[just  a few of the more popular problems]
Ichthyophtirius:  This looks like someone took a salt shaker to your fish. "Ich" is usually a sign of stress and can wipe out your tank quickly if gone untreated. When we see it with the naked eye, the parasite is in it's shell form and is hard to treat.Treatment begins immediately even though the parasite cannot be killed until it breaks open and becomes free swimming.A treatment of formaldehyde and malachite green {something like "Quick Cure"}  works very well but if you have clear silicone edges on your aquarium, it will stain them green. Read instructions carefully before administering doses. Some tetra and exotic plecos cannot handle a full dose. Raising the temperature in the aquarium by 2 degrees F per hour to 86 dregrees F for 10 days will also speed up the life cycle and send it into dormancy.
Just like us when we are sick, fish like to be kept warm in a aquarium with low lighting. Make sure there is enough oxygen in the aquarium.  Remember, the higher the temperature the less oxygen there is .
Bacterial Fin Rot: A fuzzy deteriation with possible redness eating away at the fins.
Septicemia:This shows up as red streaks usually on the fins, but can also be seen as red patches on the body.

Water Quality is one of the biggest factors in disease prevention. Doing regular water changes with a good vacuum greatly decreases your chances of getting any of the following conditions. Doing a few water changes in a row usually clears up fraying fins.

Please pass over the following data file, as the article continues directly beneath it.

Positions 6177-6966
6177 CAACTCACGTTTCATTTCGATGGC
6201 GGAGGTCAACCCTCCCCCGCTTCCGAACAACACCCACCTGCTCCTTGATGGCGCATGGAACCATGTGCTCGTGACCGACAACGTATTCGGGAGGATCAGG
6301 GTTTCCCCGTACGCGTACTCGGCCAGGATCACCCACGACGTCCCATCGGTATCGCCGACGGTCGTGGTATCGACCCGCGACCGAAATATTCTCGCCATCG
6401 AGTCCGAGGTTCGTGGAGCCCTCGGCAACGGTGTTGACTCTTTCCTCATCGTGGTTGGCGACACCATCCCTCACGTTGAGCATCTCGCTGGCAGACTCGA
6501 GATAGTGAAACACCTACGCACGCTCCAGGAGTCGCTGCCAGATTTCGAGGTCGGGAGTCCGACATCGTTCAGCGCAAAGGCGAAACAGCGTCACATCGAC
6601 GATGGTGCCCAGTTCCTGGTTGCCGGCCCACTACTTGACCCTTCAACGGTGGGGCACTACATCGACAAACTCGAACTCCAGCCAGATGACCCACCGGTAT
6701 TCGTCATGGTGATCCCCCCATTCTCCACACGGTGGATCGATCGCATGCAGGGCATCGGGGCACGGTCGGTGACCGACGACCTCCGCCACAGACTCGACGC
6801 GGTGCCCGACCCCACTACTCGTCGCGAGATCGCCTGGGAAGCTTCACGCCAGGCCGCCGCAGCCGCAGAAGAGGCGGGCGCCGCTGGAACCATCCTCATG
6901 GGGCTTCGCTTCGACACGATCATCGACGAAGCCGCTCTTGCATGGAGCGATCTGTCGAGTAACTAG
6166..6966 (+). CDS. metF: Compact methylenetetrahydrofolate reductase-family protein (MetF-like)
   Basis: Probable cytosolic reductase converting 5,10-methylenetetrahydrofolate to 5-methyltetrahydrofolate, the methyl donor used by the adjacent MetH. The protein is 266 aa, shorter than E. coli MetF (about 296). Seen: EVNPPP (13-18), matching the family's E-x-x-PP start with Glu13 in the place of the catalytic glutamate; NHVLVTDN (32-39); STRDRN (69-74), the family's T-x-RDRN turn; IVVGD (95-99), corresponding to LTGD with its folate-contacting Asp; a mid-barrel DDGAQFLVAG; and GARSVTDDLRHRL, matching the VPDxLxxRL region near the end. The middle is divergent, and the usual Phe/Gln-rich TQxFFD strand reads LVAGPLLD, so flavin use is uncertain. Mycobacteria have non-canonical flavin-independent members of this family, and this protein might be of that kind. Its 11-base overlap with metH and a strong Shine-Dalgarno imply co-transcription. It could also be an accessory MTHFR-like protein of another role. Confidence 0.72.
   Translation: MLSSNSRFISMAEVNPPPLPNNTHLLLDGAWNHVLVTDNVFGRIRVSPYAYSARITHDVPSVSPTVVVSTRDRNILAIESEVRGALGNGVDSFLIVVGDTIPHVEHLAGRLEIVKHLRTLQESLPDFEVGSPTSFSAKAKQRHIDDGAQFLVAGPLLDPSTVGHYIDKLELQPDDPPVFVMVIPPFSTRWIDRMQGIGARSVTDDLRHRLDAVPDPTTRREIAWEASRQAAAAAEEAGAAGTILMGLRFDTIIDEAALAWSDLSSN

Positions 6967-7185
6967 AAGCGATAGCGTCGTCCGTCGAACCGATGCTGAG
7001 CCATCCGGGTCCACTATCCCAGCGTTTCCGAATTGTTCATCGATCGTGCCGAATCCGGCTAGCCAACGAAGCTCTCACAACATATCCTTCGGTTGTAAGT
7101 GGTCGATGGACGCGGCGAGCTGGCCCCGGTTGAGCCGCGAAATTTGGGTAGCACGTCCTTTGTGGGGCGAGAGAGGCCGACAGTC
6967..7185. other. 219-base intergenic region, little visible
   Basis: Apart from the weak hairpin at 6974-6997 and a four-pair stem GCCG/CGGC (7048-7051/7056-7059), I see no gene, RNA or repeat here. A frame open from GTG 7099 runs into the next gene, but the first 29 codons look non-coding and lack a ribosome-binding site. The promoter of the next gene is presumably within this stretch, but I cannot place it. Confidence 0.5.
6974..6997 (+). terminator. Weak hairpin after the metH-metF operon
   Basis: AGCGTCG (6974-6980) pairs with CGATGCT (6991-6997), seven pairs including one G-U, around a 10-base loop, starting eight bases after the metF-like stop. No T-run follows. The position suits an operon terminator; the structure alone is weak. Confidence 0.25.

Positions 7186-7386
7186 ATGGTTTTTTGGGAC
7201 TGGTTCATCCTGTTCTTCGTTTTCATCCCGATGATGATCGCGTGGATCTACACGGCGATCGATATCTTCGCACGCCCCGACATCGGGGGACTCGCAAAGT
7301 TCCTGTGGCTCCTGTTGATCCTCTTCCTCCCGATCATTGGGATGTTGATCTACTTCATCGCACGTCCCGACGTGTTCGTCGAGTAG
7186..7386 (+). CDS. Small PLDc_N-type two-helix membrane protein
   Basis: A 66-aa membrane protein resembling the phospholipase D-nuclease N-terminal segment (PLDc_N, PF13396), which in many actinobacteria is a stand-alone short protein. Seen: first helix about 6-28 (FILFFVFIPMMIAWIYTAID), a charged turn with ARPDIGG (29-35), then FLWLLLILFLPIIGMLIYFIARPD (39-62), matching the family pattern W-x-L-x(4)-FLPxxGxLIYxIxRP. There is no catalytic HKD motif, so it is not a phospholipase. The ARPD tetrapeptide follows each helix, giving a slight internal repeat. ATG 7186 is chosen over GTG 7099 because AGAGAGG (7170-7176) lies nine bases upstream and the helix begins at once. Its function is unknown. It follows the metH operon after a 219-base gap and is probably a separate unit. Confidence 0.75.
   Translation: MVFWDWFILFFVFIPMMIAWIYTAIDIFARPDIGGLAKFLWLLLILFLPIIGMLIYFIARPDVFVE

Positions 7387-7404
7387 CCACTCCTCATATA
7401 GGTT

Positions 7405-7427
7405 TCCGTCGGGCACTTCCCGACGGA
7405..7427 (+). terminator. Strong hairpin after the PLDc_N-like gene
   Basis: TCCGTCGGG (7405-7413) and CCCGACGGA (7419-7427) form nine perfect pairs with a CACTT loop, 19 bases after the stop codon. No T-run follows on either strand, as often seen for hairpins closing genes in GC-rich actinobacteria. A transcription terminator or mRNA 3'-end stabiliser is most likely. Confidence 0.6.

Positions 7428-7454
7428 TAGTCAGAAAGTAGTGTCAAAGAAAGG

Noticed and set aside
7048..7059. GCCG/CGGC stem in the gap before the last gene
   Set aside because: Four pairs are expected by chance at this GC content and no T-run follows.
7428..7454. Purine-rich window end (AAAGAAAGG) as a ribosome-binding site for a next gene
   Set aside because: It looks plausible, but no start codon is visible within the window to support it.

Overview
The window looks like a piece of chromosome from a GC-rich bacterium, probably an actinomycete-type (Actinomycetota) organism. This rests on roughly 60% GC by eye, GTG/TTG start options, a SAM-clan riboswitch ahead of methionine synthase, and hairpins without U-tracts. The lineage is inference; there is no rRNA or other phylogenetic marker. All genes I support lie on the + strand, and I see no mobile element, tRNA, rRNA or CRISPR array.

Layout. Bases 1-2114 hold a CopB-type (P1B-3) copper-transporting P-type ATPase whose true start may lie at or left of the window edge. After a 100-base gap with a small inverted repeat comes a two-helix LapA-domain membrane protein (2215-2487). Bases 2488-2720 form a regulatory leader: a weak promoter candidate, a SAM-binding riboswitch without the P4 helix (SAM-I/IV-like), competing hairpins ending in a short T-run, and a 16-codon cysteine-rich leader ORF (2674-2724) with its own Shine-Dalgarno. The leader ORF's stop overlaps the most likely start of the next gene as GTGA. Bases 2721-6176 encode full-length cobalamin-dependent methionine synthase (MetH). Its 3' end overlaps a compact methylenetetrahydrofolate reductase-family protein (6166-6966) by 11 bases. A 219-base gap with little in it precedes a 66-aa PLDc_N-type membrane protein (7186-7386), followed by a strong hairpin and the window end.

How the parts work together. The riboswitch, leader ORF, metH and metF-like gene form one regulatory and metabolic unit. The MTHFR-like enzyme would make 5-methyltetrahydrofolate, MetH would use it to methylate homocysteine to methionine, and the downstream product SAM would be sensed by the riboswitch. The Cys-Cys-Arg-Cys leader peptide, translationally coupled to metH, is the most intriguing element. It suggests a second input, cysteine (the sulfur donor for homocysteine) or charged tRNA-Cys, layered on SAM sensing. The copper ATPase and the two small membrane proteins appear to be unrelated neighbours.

Dropsy: Lifted scales on fish. This will make your fish look like a pinecone.
Bacterial Infections: This looks like gray patches on your fish. Sometimes fungus can grow on top of these areas.
Fungal Infections: This can start by an open wound, whether it be a bite mark, bacterial infection, or a scrape from a rock during an aggressive display. This is a white fuzzy clump of cotton.
These  conditions described above can all be treated with Kanamycin and/or nitrofurazone. Erythromycin is also very good. Look for broad spectrum antibiotic medications at your local aquarium store.  Melafix (which can be mixed with salt) is a good remedy on fin rot and open wounds and can be much cheaper than antibiotics. Coppersafe can be used with Kanamycin and Erythromycin.

Velvet: This condition is less likely to be diagnosed by a beginner. It looks like someone has pored sleeping dust over your entire fish. This is easily treated with copper sulphate (coppersafe) or even better, Ionic copper (Cupramine) 
Copper sulphate (coppersafe) and ionic copper (Cupramine) can be used for many parasitic conditions but should be used carefully. If any kind of unusual behavior should occur, add fresh carbon and do an immediate water change.
Swim Bladder Problems: In Orandas and fat bodied gold fish, you are probably only feeding floating pellets or flake food. These fish need sinking food so they will eat off the bottem and not fill up with air while gulping food at the top. Flakes can still be given if you sink them first. Other fish may have problems with their bladder if they do not get enough vegetation in their diet.